Vasantha, wife of Delhi University professor Saibaba, says his health is failing for lack of access to basic facilities after being jailed for alleged Maoist links.
Vasantha at her home on the university’s North Campus. (Source: Express photo by Oinam Anand)
In the one year since her husband has been incarcerated, A S Vasantha has got to visit him only five times. They have been communicating mostly with letters. In one, he wrote, “I feel like boiled flesh being cooked in a pressure cooker.”
Vasantha’s husband, Delhi University English professor G N Saibaba, was arrested on May 9 last year for alleged Maoist links. He has been kept in solitary confinement in an anda cell at Nagpur central prison. “At the time of his arrest, Sai was 90 per cent disabled due to post-polio paralysis. Now, his condition has deteriorated to such an extent that only his right hand is working. I am not sure if he will come out of prison alive,” she said.
Saibaba, who was suffering from high pressure and a heart ailment until last year, has developed stones in both kidneys and the gall bladder. “Sai’s left hand is barely functioning and his backbone has been dislocated. These ailments have crippled his body. Because of the heat and lack of medicine, he has fainted several times and his nose and ears often bleed,” his wife said.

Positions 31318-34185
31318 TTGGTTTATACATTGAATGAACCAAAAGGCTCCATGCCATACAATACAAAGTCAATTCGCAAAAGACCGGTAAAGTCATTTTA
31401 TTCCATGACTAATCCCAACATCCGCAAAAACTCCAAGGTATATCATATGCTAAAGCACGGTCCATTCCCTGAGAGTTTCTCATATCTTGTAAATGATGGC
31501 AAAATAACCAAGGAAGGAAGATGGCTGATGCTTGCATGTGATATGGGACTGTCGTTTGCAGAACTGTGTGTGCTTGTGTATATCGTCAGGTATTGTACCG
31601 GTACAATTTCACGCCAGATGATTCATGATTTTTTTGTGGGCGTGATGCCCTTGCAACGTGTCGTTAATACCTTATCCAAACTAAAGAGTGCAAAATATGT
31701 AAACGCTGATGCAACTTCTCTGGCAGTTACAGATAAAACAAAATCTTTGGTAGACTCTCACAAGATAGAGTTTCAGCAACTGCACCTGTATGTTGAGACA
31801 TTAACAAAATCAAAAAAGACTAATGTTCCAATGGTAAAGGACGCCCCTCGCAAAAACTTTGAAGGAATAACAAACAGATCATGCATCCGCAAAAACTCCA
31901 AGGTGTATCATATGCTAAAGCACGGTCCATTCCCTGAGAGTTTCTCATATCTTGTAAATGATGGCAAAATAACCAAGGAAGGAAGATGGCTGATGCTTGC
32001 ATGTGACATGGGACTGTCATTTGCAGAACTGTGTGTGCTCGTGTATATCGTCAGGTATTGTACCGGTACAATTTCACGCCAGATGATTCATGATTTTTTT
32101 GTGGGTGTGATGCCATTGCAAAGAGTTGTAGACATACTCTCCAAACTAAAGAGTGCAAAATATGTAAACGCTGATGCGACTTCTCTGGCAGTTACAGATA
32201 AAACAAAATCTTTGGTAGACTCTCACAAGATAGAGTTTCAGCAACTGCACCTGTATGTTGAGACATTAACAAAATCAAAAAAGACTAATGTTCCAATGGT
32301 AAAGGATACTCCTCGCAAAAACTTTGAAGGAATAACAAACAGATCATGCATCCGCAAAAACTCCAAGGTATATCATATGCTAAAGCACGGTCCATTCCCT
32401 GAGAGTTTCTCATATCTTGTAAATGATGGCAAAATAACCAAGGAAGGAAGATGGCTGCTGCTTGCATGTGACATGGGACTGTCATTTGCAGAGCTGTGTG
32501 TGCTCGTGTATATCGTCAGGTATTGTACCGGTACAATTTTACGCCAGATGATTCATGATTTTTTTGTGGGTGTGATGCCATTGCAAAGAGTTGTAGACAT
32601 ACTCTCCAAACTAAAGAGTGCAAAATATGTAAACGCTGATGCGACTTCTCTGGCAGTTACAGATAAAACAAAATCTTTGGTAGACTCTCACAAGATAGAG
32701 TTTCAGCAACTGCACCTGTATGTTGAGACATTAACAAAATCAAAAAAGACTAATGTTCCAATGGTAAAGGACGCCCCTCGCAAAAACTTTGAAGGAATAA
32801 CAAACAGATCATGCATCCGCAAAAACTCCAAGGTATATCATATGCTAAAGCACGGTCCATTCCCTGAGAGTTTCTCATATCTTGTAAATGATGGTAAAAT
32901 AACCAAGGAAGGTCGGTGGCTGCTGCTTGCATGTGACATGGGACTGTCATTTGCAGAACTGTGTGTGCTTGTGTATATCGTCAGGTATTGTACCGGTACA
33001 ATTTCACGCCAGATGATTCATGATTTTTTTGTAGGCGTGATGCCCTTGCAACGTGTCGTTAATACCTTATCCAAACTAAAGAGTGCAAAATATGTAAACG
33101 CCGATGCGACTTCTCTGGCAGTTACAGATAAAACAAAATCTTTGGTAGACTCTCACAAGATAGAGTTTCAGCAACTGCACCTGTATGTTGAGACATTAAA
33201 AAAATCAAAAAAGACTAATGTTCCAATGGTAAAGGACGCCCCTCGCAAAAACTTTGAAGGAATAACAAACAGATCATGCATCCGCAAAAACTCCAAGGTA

Taking cognisance of his health, Bombay High Court last week pulled up the prison authorities for “working blindly” and treating Saibaba “like an animal”. The court directed them to allow Saibaba’s brother and wife to accompany him to a hospital of his choice.
In jail, Saibaba has allegedly been struggling to get access to basic facilities. “For 72 hours since he was arrested, they did not provide him access to a toilet or relieve himself elsewhere. His wheelchair broke and he could not operate it himself,” Vasantha said. “Until recently, we were not allowed to provide him things like books and fruits. We have fought several battles to get small things done — meeting him for more than a couple of minutes, providing him a wheelchair. They treated him like a piece of luggage, lugging him around from prison to court. When the wheelchair could not enter the cell, they would pick him up and throw him inside.”
In April, when Vasantha reached the intensive care unit of a hospital in Nagpur to see her husband, she said she found a policeman with an AK-47 pointed towards her husband. He was sitting on one side of his bed while a drip stand stood on the other side.
“He is an accused, not a criminal. At that point, he could not even have moved on the bed without help. Is this how you treat a person who has spent his entire life working for human rights, raising a voice for indigenous people?” she said.